Brace yourself… I’m going to attempt to explain what I told him.

We buried Dad five days ago. I don’t feel any different than I did before we buried him and I fully expected too (and I don’t mean better, just different). The only difference is that I’m not worrying about the funeral itself anymore, I’m just anxious about receiving and burying the ashes.

Excluding the day he died, I have muddled my way through the past few weeks. It doesn’t feel like a few weeks since he died, more a few days. I couldn’t tell you what I’ve done in those days, other than organise a funeral and fume over the insensitive selfishness of my half brother and sister – but that’s another post. I have barely cried since that first day. I start to fill up then stop. I’m not actively deciding to do that but clearly my mind is.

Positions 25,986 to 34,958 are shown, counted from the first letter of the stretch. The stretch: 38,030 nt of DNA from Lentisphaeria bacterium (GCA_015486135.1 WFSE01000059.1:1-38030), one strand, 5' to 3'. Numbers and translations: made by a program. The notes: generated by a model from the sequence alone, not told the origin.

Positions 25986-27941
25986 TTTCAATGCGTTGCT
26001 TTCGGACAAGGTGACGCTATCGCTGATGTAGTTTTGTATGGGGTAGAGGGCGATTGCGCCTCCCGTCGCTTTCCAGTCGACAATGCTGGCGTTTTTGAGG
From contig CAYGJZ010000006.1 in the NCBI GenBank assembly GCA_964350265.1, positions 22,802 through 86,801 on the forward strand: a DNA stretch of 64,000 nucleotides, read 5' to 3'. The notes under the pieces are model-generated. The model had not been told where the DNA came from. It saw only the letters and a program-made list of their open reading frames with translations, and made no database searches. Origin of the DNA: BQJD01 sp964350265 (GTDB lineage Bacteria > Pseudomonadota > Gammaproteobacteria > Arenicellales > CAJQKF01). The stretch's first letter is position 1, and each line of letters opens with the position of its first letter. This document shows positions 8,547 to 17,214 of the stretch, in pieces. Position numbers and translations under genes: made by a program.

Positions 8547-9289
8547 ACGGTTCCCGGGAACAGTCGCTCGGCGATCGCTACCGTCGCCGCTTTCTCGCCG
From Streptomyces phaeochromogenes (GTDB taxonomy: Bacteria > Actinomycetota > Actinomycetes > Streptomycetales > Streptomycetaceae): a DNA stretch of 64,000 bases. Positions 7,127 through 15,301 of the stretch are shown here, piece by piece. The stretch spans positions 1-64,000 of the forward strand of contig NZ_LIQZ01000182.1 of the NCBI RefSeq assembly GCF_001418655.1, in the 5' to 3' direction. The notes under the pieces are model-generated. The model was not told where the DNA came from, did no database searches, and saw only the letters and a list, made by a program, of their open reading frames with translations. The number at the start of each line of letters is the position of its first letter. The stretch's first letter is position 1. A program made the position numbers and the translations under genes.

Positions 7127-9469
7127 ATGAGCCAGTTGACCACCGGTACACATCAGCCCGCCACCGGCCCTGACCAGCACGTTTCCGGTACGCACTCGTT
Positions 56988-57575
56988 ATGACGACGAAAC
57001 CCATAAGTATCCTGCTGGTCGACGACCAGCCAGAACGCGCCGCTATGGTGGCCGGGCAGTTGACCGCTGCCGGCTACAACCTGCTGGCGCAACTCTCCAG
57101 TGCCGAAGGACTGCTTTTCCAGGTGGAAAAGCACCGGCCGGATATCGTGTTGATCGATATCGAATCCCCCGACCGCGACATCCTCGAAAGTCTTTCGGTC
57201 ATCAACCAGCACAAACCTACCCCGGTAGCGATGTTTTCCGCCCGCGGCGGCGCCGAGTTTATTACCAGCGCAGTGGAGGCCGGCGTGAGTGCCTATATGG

Part of me knows he has died, that he is not coming back, that I won’t see him again. That part of me feels the heaviness of grief but still won’t allow me to cry. This part of me looks forlornly at the place where he sat, hugs his jacket at night just to feel close to him.

Another part of me categorically does not believe this has happened. It’s a bad dream. He is coming home. I will see him again. When I feel sad, the mantra starts in my head “it has not happened, it has not happened, it has not happened.” The same voice answers my “Goodnight Dad” and “Love you Dad”, just like I said every night, with his reply in his voice.

The final part of me is stamping its feet, telling me to sort myself out… People die everyday. He had a good life. At least he isn’t suffering anymore. He couldn’t have gone on like that. It was for the best. You’ll feel better after the funeral. You’ll feel better when you get back to work. It will get better with time. This voice is telling me to pack away his belongings because he is not coming back and you’re just kidding yourself: you need to move on. It’s telling me to get on with my life and be grateful that I had such a wonderful Dad for so long.